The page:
At the shank end of the stem, the rod stock must be drilled out to accept a 9mm Delrin tenon, which I also make to order in the shop.

A bit of two-part epoxy secured the tenon in the stem face. Once the glue had cured, I could make a first test fit. Looking good! The rod stock is centred on the shank and the junction between stem and shank is light-tight.

Then it was time to start shaping the rod into a pipe stem. I used thin strips of painter’s tape to map out the basic lines of the stem. This will be a saddle stem, so I taped out the depth of the saddle, a slightly oversized strip at the opposite end for the button, as well as a centre line down both sides of the rod using the slot and tenon to keep the tape straight.

With my guide lines marked out, I used the belt sander to remove the bulk of the excess material relatively quickly.

From here on out, all the work to cut and refine the shape of the new stem is done by hand with files and sandpaper. This is the time consuming part of making a hand cut stem. These next pics show different points in the progress.

When I was happy with the size and shape of the stem, button and slot, I warmed the stem over the heat gun and applied a bend to match the original stem. The pipe cleaner run through the stem is cheap insurance against the airway collapsing while the resin is warm.

Then it was time to remove the last sanding scratches and bring the pipe to the buffer for final polishing. I gave it a run on the Red Tripoli wheel then buffed the entire pipe on the White Diamond wheel before applying a few light coats of Carnauba wax to shine and protect the finished pipe.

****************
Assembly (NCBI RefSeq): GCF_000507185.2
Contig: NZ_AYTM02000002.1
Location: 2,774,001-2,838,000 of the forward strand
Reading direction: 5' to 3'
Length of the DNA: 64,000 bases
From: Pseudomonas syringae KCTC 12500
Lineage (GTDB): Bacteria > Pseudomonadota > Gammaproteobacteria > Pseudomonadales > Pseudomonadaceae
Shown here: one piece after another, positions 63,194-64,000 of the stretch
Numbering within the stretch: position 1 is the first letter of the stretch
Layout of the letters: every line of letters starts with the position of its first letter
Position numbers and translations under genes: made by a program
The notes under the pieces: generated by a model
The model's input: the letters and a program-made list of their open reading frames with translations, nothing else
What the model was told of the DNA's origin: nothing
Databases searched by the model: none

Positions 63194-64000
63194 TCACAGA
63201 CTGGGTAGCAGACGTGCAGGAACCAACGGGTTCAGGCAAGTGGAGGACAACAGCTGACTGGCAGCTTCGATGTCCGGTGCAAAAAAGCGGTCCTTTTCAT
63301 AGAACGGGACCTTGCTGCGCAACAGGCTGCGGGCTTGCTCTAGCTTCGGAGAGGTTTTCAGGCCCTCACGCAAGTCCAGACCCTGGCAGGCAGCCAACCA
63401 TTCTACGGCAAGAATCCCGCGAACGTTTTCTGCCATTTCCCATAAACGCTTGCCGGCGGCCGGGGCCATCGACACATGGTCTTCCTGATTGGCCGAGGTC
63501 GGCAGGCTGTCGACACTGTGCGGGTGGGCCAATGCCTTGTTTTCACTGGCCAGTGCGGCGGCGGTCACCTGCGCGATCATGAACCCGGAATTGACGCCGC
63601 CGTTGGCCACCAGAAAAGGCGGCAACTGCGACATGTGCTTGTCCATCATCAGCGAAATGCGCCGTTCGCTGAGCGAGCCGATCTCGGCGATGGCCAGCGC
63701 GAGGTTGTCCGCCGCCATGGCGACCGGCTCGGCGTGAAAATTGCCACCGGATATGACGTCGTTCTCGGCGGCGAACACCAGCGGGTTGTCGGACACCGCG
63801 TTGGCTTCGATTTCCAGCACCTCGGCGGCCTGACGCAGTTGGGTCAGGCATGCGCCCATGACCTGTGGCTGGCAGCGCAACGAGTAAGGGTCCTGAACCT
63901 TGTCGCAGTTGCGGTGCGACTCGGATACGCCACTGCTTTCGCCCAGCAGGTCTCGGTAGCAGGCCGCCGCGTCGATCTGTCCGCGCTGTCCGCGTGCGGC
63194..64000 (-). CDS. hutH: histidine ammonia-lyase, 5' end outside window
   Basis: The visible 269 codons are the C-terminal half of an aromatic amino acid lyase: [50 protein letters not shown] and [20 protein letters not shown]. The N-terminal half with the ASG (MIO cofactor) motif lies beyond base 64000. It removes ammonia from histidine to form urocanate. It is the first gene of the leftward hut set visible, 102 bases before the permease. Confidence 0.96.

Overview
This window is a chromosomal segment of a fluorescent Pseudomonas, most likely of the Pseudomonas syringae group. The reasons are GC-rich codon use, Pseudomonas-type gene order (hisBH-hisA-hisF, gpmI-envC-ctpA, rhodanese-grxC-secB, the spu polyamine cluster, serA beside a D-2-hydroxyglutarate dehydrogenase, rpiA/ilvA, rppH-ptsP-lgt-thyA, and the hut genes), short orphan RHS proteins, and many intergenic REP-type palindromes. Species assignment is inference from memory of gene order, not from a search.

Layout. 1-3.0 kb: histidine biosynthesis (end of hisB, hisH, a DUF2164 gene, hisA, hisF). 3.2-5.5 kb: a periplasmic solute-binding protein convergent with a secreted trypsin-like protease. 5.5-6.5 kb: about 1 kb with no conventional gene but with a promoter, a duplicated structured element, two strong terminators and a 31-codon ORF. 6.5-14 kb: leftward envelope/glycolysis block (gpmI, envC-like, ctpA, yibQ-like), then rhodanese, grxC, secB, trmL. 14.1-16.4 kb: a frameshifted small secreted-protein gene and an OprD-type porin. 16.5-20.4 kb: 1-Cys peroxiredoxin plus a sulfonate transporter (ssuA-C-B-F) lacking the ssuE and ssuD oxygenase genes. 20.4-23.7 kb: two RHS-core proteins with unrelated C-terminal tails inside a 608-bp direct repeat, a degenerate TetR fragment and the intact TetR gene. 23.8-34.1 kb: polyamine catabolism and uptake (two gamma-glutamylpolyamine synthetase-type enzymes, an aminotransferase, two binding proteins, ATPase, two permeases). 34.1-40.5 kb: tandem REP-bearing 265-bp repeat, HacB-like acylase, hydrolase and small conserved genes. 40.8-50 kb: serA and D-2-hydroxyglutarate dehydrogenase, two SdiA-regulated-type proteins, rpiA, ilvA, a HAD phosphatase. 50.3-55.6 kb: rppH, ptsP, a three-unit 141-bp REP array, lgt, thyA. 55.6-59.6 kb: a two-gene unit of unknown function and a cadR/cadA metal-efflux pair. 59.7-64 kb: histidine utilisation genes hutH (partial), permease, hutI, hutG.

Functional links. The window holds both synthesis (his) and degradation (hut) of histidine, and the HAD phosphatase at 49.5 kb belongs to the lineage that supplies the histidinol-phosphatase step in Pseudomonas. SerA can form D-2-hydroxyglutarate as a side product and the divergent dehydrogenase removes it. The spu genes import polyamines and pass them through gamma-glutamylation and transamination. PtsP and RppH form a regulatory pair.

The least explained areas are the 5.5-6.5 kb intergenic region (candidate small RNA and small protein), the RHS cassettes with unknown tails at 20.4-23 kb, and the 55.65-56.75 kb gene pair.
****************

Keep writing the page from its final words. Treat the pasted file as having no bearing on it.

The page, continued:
While not my first hand cut stem, this was the first I have made from Eldritch Resin rod. I found it easy to work, both by hand and on the lathe, and it polished up rather well too. All in, the resin rod offers a good alternative to acrylic for pipe stewards who wish to avoid Ebonite.

Thanks for joining me for this restoration project. This was an interesting one for me, both for the novel stem material and the pipe for which the stem was crafted. I hope you enjoyed following along.

Until next time, Happy Piping! Here’s the finished pipe.


3 thoughts on “A Hand Cut Eldritch Resin Stem for a Lovely S. Bang Pipe”

  1. I would like to know the differences between ebonite v. acrylic v. Eldritch cumberland in regards to durability; costs and how it sits in the mouth. I have found acrylic durable but hard, is eldritch a happy medium between acrylic and ebonite?

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    1. Raw material cost is about the same for Eldritch Cumberland and Japanese Ebonite, though German NYH and SEM Ebonite are more expensive. Acrylic rod is slightly cheaper than the Eldritch rod but much harder to work so labour cost is higher for acrylic.

      Regarding durability and mouth feel, Eldritch rod is about the same hardness as Ebonite but will not oxidize. This was my first experience using Eldritch rod stock so I don’t have direct knowledge of how resistant it is to tooth dents, but anecdotal evidence suggests it holds up at least as well as Ebonite.